"The hotel-keeper gave you the message that we left?" she asked.
"He was surly and ungracious, said he didn't know where you were. I was of the opinion that you had turned my baggage over to him, and that he found it convenient to forget all about it."
"We brought it here—it's in my room now; and we told him when we left where we were going, Mr. Bentley and I."
"Well, what little money I had was in my instrument-case," said he. "So I was up against it right. I knew there was no use in lodging a complaint against Shanklin, for I had no proof against him, and never could convince a jury that I was in my right mind if I should tell my story in court. So I let that pass."
"It was a miraculous deliverance from death!" Agnes exclaimed, taking her breath freely again. Tears mounted to her eyes as she measured Dr. Slavens' rugged frame as if with a new interest in beholding a common pattern which had withstood so much.
He told her of meeting Mackenzie, and of finding the lost die; of the raid they had made by means of it on Shanklin's money; of his discovery of the midnight extra in the pockets of the gambler's coat.
"So there you have it all," said he, smiling in embarrassment as if the relation of so much about himself seemed inexcusable. "Anyway, all of the first part of the story. The rest is all on dry land, and not interesting at all."
"But you hadn't had time to look over the land; you didn't know the good locations from the worthless," said she. "How did you pick out the claim you filed on?"
"Well, there's a little more of the story, it seems, after all. There was a plot between Shanklin and another to file Peterson on a certain tract and then buy him out, I suppose."
He told her of the telegram signed "Jerry," and of Shanklin's reply.
"So I concluded," he said, "that if the land described by their numbers was valuable to them it would be valuable to me. That my guess was good, I had proof when I filed. The chap who was piloting Peterson up to the window, and who I suspect was the 'Jerry' of the message, wanted to know where I got the figures. He wasn't a bit nice about it, either."
A swift pallor overspread Agnes Horton's face; a look of fright stood in her eyes.
"Was he a tall man, dark, with heavy eyebrows?" she inquired, waiting his answer with parted lips.
"That fits him," said he. "Do you know him?"
"It's Jerry Boyle, the Governor's son. He is Walker's friend; Walker brought him to camp the day after you disappeared. He had an invitation for Mrs. Reed and her party from his mother—you know they had been expecting it. And he said—he said——"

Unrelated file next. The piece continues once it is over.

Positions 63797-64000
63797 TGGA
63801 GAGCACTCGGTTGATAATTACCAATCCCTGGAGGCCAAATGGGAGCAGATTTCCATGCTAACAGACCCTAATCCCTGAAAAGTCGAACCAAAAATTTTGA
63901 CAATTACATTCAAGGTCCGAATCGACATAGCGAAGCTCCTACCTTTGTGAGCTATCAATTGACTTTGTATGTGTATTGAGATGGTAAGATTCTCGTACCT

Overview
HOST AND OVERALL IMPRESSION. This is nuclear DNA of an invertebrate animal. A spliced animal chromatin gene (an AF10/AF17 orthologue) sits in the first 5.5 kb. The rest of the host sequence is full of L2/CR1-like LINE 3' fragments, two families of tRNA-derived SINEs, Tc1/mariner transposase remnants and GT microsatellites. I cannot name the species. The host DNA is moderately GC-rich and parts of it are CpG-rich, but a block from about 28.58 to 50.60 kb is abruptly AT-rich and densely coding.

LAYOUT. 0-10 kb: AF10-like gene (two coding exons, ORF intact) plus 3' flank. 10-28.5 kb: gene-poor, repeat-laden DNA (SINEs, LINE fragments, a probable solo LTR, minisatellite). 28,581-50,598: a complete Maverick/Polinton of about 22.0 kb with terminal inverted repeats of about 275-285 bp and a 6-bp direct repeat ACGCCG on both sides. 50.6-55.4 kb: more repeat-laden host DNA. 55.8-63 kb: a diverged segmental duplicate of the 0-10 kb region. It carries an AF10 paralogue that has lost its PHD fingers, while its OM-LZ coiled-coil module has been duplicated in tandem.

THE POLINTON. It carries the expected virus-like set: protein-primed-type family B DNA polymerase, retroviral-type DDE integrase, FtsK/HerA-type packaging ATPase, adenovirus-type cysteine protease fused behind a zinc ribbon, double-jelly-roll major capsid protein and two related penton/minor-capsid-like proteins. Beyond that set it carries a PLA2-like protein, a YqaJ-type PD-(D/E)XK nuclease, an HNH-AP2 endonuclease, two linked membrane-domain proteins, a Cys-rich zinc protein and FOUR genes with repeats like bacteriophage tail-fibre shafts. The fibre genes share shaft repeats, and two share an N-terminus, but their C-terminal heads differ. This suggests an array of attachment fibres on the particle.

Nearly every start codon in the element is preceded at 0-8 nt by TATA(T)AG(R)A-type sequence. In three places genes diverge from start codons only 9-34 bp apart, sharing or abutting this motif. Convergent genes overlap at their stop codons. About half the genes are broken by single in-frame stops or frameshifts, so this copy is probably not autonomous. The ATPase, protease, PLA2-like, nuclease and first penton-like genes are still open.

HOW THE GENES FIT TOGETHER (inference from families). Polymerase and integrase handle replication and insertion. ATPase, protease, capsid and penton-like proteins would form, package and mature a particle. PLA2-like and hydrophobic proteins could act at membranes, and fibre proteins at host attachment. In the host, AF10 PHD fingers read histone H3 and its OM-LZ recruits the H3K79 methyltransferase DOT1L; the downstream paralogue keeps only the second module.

"That is, he told Walker that he saw you—drunk at two o'clock that morning."
"Hum-m," rumbled the doctor, running his hands through his hair. "Hum-m! I thought I knew that voice!"
He got to his feet in his agitation. Agnes rose quickly, placing her hand on his arm.
"Was he the other man?" she asked.
"Well, it's a serious charge to lay against the Governor's son," he replied, "but I'm afraid he was the other man."
There was such a look of consternation in her face that he sought to calm her.
"He's not likely to go any further with it, though," Slavens added.
"Oh, you don't know him. You don't know him!" Agnes protested earnestly.
He searched her face with a quick glance.
"Do you?" he asked, calmly.
"There is something bad in his face—something hiding, it seems to me," she said, without show of conscious evasion.
"I'll call him, no matter what move he makes," Slavens declared, looking speculatively across the gorge. "Look how high the sun is up the wall over yonder. I think we'd better be going back."
"Oh, I've kept you too long," she cried in self-reproach. "And to think you were in the saddle all night."
"Yes; I lost the trail and rode a good many miles out of the way," said he. "But for that I'd have been on hand an hour sooner."
"Well, you were in time, anyway."
"And I've drawn blindly," he laughed. "I've got a piece of land marked 'Grazing,' on the chart. It may be worth a fortune, and it may be worth twenty cents an acre. But I'm going to see it through. When are you going to file?"
"My number comes on the fifth day, but lapses may bring me in line tomorrow," she answered. "Smith, the stage-driver, knows of a piece adjoining the one he has selected for himself, if nobody 'beats him to it,' as he says. He has given me the numbers, and I'm going to take his word for it. About half of it can be irrigated, and it fronts on the river. The rest is on the hills."